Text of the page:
For art history and theory students in general, what is the significance in developing a greater understanding of modern and contemporary Asian art cultures and/or modes of production, particularly as we head into what is being styled 'the Asian Century'?

It de-centers Euramerica, finds other historical experiences with which to model understanding of modernity, and generates greater respect for and enjoyment of art. Art making can be sociologically conceived as a mode of production with benefit to art history; if the culturally embeddedness of the art is lost sight of, art becomes a just another culturally elaborated thing not part of its own discourse. Beethoven is not understandable in the same domain as supermarket musack.

Your input into the field of modern and contemporary Asian art has been substantial. With your retirement, are there still some projects you will be working on, areas of research you will be continuing – or will you be just focusing on taking a well-earned rest!?

I tend to get enough rest going to sleep in committee meetings, but not when I am listening to Bach or nanguan. Sometimes the very facts of artist’s work and their art discursive construction are unknown, or vague and prejudiced to narrow positions within cultural or ideological constraints. I am trying polylogically to step out of this by looking at The Asian Modern horizontally across cultures in generational bandings of artists rather than vertically within one culture, or one monological view of what is modern and international. Probably one book draft will be finished this year and the second next year. I will try to get to see the sea, the mountain, and the sky in between.

I am grateful for all the support from colleagues here and abroad which has enabled me to do my work.
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Sarah Dunant
In late August, best-selling author Sarah Dunant presented a Power lecture on her research and work as a novelist with specific interest in the Italian Renaissance.
In late August, best-selling author Sarah Dunant presented a Power lecture on her research and work as a novelist with specific interest in the Italian Renaissance. Author of several best-selling books, including her most recent Blood and Beauty, Dunant’s talk was both exhilarating and refreshing.

Dunant’s research focuses particularly on the lives of Italian Renaissance women. In her writing, the author takes her readers behind the ‘pretty pictures’ that are the primary depiction of women of time, formulating female characters of complexity, depth and intelligence. Dunant’s talk provided an excellent account of the way in which she researches and develops these powerful characters.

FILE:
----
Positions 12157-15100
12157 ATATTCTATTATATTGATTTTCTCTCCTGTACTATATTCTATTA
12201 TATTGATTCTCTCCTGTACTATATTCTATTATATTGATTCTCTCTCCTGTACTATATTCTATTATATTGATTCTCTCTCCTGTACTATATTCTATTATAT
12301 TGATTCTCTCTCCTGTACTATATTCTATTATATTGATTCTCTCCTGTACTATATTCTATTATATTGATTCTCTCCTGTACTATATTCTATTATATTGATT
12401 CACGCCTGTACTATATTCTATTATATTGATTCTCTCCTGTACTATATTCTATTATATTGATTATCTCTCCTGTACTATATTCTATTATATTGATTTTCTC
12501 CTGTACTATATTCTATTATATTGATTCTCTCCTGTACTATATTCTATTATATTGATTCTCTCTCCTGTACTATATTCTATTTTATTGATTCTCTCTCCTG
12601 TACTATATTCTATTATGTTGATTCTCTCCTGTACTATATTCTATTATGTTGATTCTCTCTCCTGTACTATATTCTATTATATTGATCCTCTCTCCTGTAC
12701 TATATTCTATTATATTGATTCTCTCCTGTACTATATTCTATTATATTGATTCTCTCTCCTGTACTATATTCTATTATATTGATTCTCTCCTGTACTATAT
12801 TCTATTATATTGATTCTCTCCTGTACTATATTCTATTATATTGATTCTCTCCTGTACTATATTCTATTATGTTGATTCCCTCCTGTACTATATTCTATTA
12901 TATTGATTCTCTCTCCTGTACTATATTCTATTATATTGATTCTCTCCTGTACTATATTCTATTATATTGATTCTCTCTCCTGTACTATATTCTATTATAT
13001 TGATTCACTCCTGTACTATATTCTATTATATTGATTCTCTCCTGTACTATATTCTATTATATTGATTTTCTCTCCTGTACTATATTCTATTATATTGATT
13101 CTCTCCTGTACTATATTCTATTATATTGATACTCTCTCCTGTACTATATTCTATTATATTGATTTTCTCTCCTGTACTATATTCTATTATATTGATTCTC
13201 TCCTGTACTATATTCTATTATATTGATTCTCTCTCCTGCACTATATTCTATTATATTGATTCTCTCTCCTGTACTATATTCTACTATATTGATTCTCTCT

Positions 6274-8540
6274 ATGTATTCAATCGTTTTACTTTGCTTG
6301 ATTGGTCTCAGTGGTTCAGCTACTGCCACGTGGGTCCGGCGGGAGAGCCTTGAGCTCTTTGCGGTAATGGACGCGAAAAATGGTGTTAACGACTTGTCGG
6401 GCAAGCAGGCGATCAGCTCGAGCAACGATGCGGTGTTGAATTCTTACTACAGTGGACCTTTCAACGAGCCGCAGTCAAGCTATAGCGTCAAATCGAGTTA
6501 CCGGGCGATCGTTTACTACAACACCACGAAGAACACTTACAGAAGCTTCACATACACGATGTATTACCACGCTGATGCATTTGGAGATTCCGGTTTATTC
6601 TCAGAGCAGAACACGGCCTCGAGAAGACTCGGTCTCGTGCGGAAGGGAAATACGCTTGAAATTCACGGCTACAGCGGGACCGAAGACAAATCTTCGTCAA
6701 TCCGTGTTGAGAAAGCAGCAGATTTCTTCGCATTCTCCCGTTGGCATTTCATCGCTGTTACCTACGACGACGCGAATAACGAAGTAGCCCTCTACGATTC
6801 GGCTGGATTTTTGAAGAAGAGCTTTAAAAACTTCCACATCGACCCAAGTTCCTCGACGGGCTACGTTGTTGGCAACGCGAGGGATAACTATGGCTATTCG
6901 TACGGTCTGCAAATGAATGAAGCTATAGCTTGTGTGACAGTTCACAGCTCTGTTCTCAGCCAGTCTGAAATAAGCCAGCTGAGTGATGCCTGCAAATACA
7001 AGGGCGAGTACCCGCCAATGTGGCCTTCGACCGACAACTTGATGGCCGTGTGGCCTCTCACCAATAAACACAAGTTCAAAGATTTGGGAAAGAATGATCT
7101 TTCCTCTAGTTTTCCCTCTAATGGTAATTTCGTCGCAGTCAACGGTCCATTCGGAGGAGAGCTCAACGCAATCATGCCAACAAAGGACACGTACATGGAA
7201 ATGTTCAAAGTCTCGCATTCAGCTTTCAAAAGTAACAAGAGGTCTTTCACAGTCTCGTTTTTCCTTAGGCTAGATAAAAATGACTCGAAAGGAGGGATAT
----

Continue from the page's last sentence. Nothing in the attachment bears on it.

Attending the talk was our most recent Power intern Emma Holland. After the talk, Emma kindly stayed back to interview Dunant in order to provide our newsletter readers with a little more insight into Blood and Beauty, and Dunant’s work as a writer. Read on for Emma’s interview with Dunant. We thank both Emma and Sarah Dunant for their time with the interview.

Getting under their skins: art, history and fiction - Sarah’s Dunant’s Lecture, by Emma Holland, Power Intern
 
On Thursday 29 August, the best-selling author Sarah Dunant gave a lecture hosted by The Power Institute and Sydney Ideas. The event was held at the law school foyer at Sydney University, which was packed with many members of the audience holding newly purchased copies of her novels.

Sarah’s fascinating talk and anecdotes kept the audience rapt, with frequent bursts of laughter sounding out across the large room. A particularly amusing storing included Sarah’s frustration at her then 13 year old daughter during their visit to Florence, stubbornly declaring “Mum, I don’t do culture at this age…only shopping!”

Sarah’s talk focused on her four Renaissance novels, and the art of bringing history to life through fiction. Sarah spoke with great energy and passion, providing insights into the contradicting elements of beauty and corruption, which were so much part of the Renaissance. She particularly elaborated on the relationship between visual art and writing, claiming that words are like the brush on canvas, but it is through the imagination of the audience that the images are formed.

Many of Sarah’s books explore varying portrayals of women, and so her research of Renaissance women ranged from Titian’s ‘Venus of Urbino’ to convent nuns to courtesans. Her latest book, Blood and Beauty depicts the notorious Borgia family (inclusive of its women) in a new light, as she felt that many historical ‘facts’ surrounding them have been based on slanderous gossip. Sarah’s work is grounded in research, but realised through a more comprehensive deconstruction of the psyche of her characters (getting under their skin so to speak!). She hilariously mused that her visioning of Pope Alexander VI’s face in his mistress’ breasts, was decidedly “part of her job as a writer to imagine such things!”

Sarah’s vibrant personality and insights were an enjoyable addition to the Power Lecture series. After her talk, Sarah answered several questions, providing interesting insights into her work:

So clearly you’ve always been enchanted by, and interested in history. What drew you to Italian Renaissance history in particular?

I think the fact that I had never studied the Renaissance. So I understood the technique of studying history because I had done it academically but this was a completely new period so there was a real sense of discovery in it, so I can get excited again about learning.”